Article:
Op-Ed: Everything is different this year, so why not add a ninth night to Hanukkah?

A menorah with all nine candles lit.
The ninth candle on the menorah is the shamash, or “helper” candle. In 2020, this candle deserves its own night to shine.
(Los Angeles Times)
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Hanukkah, like so many other holidays, is poised to look a little different this year.

Usually my synagogue in Washington, D.C., invites congregants to bring their menorahs into the sanctuary for a huge communal candle-lighting. This festive fire hazard is not exactly made for Zoom. Meanwhile, the invitation for my neighbors’ annual latke fest has not arrived, which is no surprise. While inviting friends over to spin dreidels, sing songs and commiserate about this dumpster fire of a year is tempting, it also screams “superspreader.”

It’s understandable but more than a little depressing. It makes me want to rip December off the calendar. Enough, already! Forget Hanukkah — bring on 2021.

Instead, I have a counterintuitive proposal: This year, we should start a new tradition and extend Hanukkah from eight nights to nine. The reason? To honor the helpers.


There is a direct connection between Hanukkah and helping. A Hanukkah menorah, also known as a hanukkiah, has nine branches. Eight are for the candles representing the nights of the holiday, which celebrates the rededication of the Second Temple after it was defiled by King Antiochus’ soldiers and the miracle in the temple of a small amount of lamp oil burning for eight days when it should have lasted only one.

The ninth branch is reserved for a special candle, the shamash, or “helper.” The shamash is used to light the other candles: one on the first night and an additional one each subsequent evening until all nine burn on the eighth and final night.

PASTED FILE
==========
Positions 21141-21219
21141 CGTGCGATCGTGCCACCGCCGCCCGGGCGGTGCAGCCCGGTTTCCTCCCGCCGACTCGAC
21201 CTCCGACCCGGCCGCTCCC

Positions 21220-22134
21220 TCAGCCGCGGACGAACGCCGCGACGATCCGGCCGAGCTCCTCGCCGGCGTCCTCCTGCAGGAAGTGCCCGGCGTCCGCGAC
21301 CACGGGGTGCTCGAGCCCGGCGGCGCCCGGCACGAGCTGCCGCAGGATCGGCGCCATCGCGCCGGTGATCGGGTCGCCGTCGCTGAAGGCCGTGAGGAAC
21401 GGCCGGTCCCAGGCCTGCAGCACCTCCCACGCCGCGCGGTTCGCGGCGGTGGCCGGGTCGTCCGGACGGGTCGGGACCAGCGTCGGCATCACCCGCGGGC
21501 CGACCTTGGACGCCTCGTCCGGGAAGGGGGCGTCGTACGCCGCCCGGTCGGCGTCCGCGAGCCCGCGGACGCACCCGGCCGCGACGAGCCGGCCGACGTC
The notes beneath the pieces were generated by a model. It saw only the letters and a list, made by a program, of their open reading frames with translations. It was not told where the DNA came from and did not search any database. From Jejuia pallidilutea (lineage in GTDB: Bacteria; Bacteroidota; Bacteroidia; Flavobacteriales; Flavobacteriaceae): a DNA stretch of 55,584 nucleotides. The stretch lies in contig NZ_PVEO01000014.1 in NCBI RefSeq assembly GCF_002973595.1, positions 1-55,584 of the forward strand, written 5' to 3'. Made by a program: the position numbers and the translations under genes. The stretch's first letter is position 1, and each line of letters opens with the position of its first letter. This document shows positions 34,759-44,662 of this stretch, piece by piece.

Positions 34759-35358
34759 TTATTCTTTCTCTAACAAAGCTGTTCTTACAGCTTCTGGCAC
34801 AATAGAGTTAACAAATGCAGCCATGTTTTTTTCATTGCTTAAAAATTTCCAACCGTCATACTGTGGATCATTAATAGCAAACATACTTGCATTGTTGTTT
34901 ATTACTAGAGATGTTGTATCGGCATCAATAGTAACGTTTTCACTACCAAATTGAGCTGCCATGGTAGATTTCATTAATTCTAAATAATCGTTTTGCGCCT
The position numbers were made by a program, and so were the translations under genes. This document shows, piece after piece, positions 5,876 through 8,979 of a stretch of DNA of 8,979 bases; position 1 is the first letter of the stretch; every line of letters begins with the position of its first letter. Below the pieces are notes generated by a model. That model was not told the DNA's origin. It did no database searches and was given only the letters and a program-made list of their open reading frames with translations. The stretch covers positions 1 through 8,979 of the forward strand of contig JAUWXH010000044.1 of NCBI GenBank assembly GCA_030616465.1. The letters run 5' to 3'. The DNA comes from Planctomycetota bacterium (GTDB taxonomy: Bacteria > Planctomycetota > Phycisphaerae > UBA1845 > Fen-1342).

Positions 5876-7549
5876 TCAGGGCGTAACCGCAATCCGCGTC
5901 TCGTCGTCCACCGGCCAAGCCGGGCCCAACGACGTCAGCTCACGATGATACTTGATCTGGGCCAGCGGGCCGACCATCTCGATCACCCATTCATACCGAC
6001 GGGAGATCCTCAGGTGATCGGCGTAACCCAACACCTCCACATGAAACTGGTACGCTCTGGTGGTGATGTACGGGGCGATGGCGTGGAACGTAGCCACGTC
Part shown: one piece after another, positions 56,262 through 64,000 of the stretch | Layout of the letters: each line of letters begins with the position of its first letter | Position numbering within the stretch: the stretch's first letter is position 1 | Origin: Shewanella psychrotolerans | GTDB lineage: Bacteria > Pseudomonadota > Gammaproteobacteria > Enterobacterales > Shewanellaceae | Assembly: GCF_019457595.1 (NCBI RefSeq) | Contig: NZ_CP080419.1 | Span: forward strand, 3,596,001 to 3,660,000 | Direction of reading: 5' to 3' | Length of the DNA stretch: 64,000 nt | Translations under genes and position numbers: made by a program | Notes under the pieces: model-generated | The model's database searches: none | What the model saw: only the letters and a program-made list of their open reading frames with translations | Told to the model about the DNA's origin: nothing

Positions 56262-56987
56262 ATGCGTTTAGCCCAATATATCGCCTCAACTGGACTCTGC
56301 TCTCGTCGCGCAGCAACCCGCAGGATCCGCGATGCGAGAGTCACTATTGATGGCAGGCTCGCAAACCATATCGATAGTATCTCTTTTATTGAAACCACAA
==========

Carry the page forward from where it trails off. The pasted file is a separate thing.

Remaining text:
But think about it: The shamash is so busy giving its light to others that it never gets its own night to shine. And isn’t 2020 the perfect year to start an annual Hanukkah tradition of honoring the people who, like the shamash, give of themselves to help others?

I can think of lots of those people this year, starting with the friends who delivered toilet paper (and tofu, of all things) when I couldn’t find these items in any store. The hospital staff who cared for my mom when she needed emergency surgery. The teachers who juggled and pivoted to keep my kids connected and learning. The online fitness instructors, doctors, nurses, therapists and DJs. (D-Nice’s Club Quarantine got me through the month of April.) The journalists, who kept reporting, no matter how many dragons they had to slay in the process. The mail carriers, delivery people, grocery store clerks, trash collectors and so many others who, without fanfare, helped in ways great and small.

The online festivities include latke-making classes, sing-alongs and a puppetry performance.

Dec. 2, 2020

The best part is, it’s easy to do — if you’re Jewish, you probably finish the holiday with extra candles you can use. And if you’re not Jewish, this is a celebration that everyone can take part in. First, make a list of the helpers in your life, and invite friends and family members to do the same. Then, on the ninth night of Hanukkah (in 2020, it will be Dec. 18), light the shamash (or any candle as an honorary shamash, if you don’t have a menorah) in honor of the helpers on your list, and let them know.

You can go big — throw a virtual Shamash Night party! — or go small, sending cards, texts or emails. Either way, you are likely to make your honorees feel acknowledged and appreciated, which means you’re helping them, too.


Like the shamash, individual people have the power to brighten the lives of those around them. That’s why Hanukkah, especially in the year 2020, is the perfect time for all of us to show appreciation for those who help us, help others and help heal the world.

And if it means eating jelly donuts and potato pancakes for one more night — well, it’s been a rough year, so who’s going to argue with that?

Erica S. Perl is an author of books for children and young adults. The most recent is “The Ninth Night of Hanukkah.”